Such simple debug aids are often overlooked. Is an in-line test so much extra to type? Come on!

S i m p l i c i t y     i s     h o w     t o     c o p e     w i t h     c o m p l e x i t y     .

Example 3.2: ISO 7-layer model, e.g. NFS application

You may have seen this picture before:

7Application(NFS) < . . . . . . . > 7 remote
6Presentation(XDR) < . . . . . . . > 6 remote
5Session(RPC) < . . . . . . . > 5 remote
4Transport(UDP) < . . . . . . . > 4 remote
3Network(Internet Protocol) < . . . . . . . > 3 remote
2Data Link(CSMA/CD) < . . . . . . . > 2 remote
1Physical(Ethernet) <--------> 1 remote

The Network File System (NFS) application used in Unix and other systems conforms to an ISO/OIS computer networking model. As shown, several layers are defined, serving high-level to low-level needs. Logically the Layer 5 (Session handling) code on one machine communicates with the Layer 5 code on the remote machine, but of course they do not communicate directly. Similarly Layer 4 communicates (indirectly) with Layer 4 and so on. The actual `baton' of software control is received from Layer 6 by Layer 5 and then passed on to the Layer 4 code, then Layer 3 and so on, across the Ethernet, and then the `baton' ascends up through the layers on the other side. (Thus Layer N serves Layer N+1 and is served by Layer N-1.) This modular approach means a designer can pick and choose from various protocols and methods; the combination shown in parentheses (NFS - XDR - RPC - UDP - IP - etc.) are the particular methods used in the Network File System application.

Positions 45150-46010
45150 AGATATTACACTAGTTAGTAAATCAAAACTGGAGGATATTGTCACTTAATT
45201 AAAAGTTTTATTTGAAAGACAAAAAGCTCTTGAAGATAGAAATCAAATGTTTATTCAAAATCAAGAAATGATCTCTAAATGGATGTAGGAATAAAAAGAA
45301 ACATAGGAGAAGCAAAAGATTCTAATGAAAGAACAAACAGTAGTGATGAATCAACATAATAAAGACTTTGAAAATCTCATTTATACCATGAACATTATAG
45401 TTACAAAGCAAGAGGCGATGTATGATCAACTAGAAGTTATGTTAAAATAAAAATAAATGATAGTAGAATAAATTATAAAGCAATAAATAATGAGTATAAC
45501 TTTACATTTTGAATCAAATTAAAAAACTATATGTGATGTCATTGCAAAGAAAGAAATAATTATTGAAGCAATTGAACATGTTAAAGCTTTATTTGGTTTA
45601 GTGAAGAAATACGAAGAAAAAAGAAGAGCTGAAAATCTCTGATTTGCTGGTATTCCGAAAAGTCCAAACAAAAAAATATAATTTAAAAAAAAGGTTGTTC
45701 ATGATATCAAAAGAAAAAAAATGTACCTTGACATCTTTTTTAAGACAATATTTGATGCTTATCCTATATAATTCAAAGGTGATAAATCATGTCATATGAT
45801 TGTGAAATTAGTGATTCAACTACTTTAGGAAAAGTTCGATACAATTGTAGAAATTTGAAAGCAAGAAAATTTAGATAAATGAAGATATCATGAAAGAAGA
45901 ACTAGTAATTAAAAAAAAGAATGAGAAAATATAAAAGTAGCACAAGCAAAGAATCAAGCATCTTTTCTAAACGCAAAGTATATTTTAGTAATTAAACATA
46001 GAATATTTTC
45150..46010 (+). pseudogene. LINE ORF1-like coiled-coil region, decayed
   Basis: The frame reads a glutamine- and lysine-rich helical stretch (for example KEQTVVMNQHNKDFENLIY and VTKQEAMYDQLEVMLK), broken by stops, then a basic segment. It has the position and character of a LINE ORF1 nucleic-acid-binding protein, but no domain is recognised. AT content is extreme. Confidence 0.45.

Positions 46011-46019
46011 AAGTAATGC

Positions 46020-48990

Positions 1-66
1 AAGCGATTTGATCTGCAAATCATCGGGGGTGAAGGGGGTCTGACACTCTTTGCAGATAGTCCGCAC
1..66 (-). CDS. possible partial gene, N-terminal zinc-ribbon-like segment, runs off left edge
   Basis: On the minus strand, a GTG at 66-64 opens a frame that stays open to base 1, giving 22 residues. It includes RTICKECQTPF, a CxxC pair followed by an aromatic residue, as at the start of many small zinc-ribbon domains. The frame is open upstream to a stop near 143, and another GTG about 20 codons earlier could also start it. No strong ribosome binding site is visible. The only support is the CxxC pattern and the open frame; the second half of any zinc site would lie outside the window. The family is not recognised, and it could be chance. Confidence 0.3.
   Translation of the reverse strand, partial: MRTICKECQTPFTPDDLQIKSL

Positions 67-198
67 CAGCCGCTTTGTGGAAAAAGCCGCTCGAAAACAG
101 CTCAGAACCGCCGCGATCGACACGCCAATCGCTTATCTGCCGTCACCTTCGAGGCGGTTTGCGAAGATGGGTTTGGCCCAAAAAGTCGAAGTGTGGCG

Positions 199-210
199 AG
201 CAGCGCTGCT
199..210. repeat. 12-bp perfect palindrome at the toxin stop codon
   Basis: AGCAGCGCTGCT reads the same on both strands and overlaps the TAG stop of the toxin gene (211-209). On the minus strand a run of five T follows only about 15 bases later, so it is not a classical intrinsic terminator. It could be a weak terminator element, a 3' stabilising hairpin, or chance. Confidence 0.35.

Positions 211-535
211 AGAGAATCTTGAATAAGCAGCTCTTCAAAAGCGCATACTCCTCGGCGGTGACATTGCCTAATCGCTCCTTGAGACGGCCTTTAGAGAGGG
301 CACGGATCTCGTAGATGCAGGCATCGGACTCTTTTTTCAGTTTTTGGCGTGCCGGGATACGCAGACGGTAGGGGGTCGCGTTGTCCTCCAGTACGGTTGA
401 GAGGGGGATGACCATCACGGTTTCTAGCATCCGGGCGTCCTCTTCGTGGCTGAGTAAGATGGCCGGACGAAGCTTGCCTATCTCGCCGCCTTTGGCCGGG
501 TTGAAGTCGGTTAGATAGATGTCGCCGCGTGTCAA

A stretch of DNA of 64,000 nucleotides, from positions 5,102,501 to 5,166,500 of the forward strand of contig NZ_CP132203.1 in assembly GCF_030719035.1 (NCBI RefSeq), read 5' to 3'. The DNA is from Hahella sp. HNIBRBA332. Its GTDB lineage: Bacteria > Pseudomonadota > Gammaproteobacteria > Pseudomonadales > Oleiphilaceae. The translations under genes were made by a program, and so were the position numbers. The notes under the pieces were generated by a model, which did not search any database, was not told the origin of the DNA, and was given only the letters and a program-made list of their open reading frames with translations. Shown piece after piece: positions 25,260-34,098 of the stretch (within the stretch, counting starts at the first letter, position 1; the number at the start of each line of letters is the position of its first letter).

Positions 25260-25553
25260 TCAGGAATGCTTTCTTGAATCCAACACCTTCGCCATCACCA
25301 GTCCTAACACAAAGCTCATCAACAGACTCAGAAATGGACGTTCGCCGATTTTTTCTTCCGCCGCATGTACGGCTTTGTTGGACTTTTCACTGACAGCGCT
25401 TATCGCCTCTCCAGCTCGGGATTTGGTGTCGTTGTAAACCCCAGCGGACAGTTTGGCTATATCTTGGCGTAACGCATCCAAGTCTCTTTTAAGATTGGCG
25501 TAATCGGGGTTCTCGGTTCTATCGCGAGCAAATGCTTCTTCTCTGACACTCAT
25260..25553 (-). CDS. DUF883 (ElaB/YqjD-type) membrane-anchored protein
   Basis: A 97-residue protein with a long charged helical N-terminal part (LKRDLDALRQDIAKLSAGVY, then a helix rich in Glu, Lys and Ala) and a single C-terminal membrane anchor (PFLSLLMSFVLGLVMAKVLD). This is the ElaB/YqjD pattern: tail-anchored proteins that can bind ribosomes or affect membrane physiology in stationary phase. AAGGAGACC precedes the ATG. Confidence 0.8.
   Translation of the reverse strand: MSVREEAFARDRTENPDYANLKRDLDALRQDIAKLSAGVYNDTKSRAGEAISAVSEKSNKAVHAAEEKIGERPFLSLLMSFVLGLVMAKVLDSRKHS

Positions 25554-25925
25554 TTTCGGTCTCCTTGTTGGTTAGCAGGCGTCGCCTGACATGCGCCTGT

If this sounds frightfully complicated rather than simple, think of it this way:

The total system requirements for a transparent file system across a remote connection are complicated. By diagnosing the complication, and extracting just the right (complicating) factor, and handling it properly, maximum simplicity is achieved.

Before leaving this ISO example let us note a different, but also marvelous, simplicity which exists in the example. Like the other simplicity, the idea is to cope with a complexity. Specifically, errors and resource bottlenecks can present complexity. The 7-layer NFS application copes with that complexity by ... ignoring it entirely!! ... by obliviously discarding any incoming message which appears flawed or inconvenient!

The Layer 4 service UDP is unreliable -- When an application uses UDP transport and the network software is unable to obtain a required message buffer or exclusionary lock, the software simply discards the UDP packet without comment. This behavior may seem buggy or at best undesired, but it's not. When (moderate) packet loss is tolerated and no acknowledgement signals are sent, network usage is more efficient and code can be streamlined. Of course the Layer 5 service (RPC) knows it is using an unreliable Layer 4 and signals with its Layer 5 partner to provoke any required retransmissions.

Many people are surprised to hear that a popular Internet transport method is designed to be unreliable but it's true. What is the key advantage of the unreliability? ... You guessed it: simplicity.